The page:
Criminal justice data in this country is hard to come by. It can be messy and difficult to understand. And in many cases, the data doesn’t exist at all.
How many people are in jail? For what crimes? For how long? Are people in jail mostly awaiting trial? Are they there for being unable to pay bail of $500 or less? You might think we know the answers to these basic questions, but we don’t.
Missing data is at the core of a national crisis. The United States leads the industrialized world in incarceration. With nearly 5 percent of the planet’s population and almost a quarter of its prison population, the country has invested a tremendous amount of money in the corrections system without the statistics necessary to tell us whether that money is actually reducing crime, improving fairness or lessening recidivism. State and federal spending on corrections has grown more than 300 percent over the past 20 years — becoming one of the fastest-growing line items in state budgets.
No credible business would ever make this kind of investment without being able to gauge its success. Moreover, we’ve all come to expect transparency when it comes to how the important institutions in our lives — our schools and hospitals, for example — are performing. Data-driven decision-making is the norm there, as it should be for criminal justice.
Why don’t we have better criminal justice data? Because justice in this country is primarily local. The United States has over 3,000 counties, and each county has multiple agencies that record data, each in its own way. There is no common language, and there are no standard definitions. Worse, the data is notoriously difficult to get. The result? No one can make informed policy decisions to improve public safety, reduce costs or identify patterns of inequity.
But all of this is beginning to change. Two weeks ago, Florida legislators passed a bill that would make the state’s criminal justice system the most transparent in the country.
The bill, which is expected to be signed into law by Gov. Rick Scott, requires the state’s 67 counties to collect the same data, record it in the same way and store it in the same public place.
The state is to set up a repository that will house data that covers arrest to post-conviction and will be collected and reported by court clerks, state attorneys, public defenders, county jails and the Department of Corrections.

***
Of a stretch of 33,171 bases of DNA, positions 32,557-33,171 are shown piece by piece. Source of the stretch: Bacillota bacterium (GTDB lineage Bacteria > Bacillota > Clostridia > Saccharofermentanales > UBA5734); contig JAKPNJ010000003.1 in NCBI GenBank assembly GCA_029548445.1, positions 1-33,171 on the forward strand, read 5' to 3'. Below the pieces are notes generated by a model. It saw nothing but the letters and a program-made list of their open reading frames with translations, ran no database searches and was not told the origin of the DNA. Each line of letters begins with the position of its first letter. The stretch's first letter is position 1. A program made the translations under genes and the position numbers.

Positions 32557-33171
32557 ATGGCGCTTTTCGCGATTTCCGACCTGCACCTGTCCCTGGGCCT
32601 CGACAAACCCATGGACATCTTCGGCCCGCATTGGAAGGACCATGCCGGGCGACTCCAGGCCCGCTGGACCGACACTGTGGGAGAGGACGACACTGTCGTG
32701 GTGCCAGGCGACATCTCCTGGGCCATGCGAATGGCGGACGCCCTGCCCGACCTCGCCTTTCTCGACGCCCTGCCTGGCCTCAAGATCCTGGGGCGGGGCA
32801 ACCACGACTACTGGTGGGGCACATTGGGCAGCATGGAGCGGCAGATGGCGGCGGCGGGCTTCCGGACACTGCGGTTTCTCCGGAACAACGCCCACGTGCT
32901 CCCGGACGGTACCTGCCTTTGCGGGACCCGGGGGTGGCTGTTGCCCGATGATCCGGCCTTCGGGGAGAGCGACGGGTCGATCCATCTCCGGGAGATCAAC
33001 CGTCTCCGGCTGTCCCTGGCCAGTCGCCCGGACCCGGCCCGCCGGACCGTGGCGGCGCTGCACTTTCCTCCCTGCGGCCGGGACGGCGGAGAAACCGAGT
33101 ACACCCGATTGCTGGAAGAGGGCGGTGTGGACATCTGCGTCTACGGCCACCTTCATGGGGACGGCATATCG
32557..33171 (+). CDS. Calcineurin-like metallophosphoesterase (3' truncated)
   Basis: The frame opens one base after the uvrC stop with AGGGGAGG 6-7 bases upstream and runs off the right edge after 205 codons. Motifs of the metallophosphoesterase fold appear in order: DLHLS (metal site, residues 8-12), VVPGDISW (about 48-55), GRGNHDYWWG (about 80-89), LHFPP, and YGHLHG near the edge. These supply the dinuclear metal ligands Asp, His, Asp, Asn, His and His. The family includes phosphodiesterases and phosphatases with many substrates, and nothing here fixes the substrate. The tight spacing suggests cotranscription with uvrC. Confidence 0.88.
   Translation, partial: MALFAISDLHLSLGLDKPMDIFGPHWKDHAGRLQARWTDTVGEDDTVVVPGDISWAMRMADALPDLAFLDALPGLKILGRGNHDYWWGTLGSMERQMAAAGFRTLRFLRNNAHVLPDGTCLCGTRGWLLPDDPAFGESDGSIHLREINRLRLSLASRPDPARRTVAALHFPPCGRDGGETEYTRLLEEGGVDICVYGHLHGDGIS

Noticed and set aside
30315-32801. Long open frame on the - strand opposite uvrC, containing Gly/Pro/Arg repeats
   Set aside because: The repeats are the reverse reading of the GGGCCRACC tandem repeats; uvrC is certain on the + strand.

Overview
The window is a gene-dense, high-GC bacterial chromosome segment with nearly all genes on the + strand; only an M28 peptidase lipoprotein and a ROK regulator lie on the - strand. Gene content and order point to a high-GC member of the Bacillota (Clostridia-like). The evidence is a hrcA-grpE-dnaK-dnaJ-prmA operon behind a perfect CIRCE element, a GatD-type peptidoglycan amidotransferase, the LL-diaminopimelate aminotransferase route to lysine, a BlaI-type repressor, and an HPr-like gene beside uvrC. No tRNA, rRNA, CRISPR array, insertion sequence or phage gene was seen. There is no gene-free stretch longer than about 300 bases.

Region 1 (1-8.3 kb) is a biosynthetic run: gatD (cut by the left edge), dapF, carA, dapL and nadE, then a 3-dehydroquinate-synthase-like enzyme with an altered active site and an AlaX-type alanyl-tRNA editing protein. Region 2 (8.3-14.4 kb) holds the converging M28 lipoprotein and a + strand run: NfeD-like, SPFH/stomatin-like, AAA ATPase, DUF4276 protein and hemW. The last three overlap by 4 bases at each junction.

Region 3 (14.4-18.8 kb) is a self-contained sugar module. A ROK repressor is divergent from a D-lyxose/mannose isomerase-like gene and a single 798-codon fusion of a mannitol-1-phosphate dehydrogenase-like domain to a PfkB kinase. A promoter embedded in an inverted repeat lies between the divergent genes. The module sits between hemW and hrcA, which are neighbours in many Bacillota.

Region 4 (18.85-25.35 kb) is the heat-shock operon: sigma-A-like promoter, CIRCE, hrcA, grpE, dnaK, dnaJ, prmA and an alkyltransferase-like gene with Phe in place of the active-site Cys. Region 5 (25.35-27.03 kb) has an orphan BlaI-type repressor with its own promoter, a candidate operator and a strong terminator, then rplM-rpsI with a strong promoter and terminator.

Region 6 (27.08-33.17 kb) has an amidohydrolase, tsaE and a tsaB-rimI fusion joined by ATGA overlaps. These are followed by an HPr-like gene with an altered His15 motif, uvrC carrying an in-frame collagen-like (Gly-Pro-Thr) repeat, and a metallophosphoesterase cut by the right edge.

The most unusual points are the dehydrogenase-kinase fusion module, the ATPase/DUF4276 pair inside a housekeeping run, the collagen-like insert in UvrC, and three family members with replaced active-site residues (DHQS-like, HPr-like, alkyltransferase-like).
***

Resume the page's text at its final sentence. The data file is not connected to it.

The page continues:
The legislation is a common-sense measure, but it’s also a huge step forward. At my organization, Measures for Justice, we have been collecting criminal justice data from all over the country for six years. We go agency by agency to collect the data, much of it stored in an antiquated fashion. What we often notice is missing and incomplete data.
What’s more, agencies often fail to make full use of the data they have, despite constantly receiving data requests from professionals in and out of the system who seek to make improvements. At times, we have found that the public data is so hard to get — dispersed among multiple agencies, in multiple formats — that it is in essence unavailable.
But when we have all the data, we can begin to address aspects of the criminal justice system that might well merit reform. In Florida, for instance, we will now be able to see who is being assigned bail and for what kind of charges. We’ll get information on whether cases involving poor defendants have outcomes different from those of cases involving more affluent defendants.
The state will also collect data on ethnicity, which will show how Latinos, the largest ethnic group in Florida, are being treated by the criminal justice system. And for a more accurate picture of recidivism, it will collect data on whether probation and parole revocations are due to technical violations or to arrests for a new offense. The law mandates that everything will be published in a “modern, open, electronic format that is machine-readable and readily accessible to the public” on the state Department of Law Enforcement’s website.
Information should be available to everyone. It can’t be limited to a small group of local professionals, who themselves have access only to an incomplete database or old documents in the basement of a county building. Florida’s lawmakers have recognized the need to let the sunshine in and get this right. Other states might enjoy the light as well.